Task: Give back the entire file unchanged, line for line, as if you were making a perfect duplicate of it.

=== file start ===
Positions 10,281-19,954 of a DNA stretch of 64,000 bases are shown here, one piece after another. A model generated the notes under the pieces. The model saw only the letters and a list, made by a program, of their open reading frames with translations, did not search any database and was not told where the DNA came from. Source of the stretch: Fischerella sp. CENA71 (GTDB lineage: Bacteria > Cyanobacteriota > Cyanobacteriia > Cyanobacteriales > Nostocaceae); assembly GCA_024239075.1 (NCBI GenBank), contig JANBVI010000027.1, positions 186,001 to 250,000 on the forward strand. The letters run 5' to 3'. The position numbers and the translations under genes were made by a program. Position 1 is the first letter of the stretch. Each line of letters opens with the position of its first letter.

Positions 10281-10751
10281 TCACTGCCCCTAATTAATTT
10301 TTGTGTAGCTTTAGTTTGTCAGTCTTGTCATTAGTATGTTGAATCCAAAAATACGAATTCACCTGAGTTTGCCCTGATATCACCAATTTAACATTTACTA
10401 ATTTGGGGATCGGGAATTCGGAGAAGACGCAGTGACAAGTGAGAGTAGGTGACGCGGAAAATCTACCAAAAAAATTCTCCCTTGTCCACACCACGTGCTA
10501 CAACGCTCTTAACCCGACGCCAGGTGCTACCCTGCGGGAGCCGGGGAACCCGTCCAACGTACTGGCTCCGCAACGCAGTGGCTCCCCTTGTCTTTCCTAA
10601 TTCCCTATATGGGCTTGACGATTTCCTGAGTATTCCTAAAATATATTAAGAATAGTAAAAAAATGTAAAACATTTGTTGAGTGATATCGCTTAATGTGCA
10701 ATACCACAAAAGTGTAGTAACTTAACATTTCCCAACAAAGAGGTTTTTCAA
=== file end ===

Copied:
Positions 10,281-19,954 of a DNA stretch of 64,000 bases are shown here, one piece after another. A model generated the notes under the pieces. The model saw only the letters and a list, made by a program, of their open reading frames with translations, did not search any database and was not told where the DNA came from. Source of the stretch: Fischerella sp. CENA71 (GTDB lineage: Bacteria > Cyanobacteriota > Cyanobacteriia > Cyanobacteriales > Nostocaceae); assembly GCA_024239075.1 (NCBI GenBank), contig JANBVI010000027.1, positions 186,001 to 250,000 on the forward strand. The letters run 5' to 3'. The position numbers and the translations under genes were made by a program. Position 1 is the first letter of the stretch. Each line of letters opens with the position of its first letter.

Positions 10281-10751
10281 TCACTGCCCCTAATTAATTT
10301 TTGTGTAGCTTTAGTTTGTCAGTCTTGTCATTAGTATGTTGAATCCAAAAATACGAATTCACCTGAGTTTGCCCTGATATCACCAATTTAACATTTACTA
10401 ATTTGGGGATCGGGAATTCGGAGAAGACGCAGTGACAAGTGAGAGTAGGTGACGCGGAAAATCTACCAAAAAAATTCTCCCTTGTCCACACCACGTGCTA
10501 CAACGCTCTTAACCCGACGCCAGGTGCTACCCTGCGGGAGCCGGGGAACCCGTCCAACGTACTGGCTCCGCAACGCAGTGGCTCCCCTTGTCTTTCCTAA
10601 TTCCCTATATGGGCTTGACGATTTCCTGAGTATTCCTAAAATATATTAAGAATAGTAAAAAAATGTAAAACATTTGTTGAGTGATATCGCTTAATGTGCA
10701 ATACCACAAAAGTGTAGTAACTTAACATTTCCCAACAAAGAGGTTTTTCAA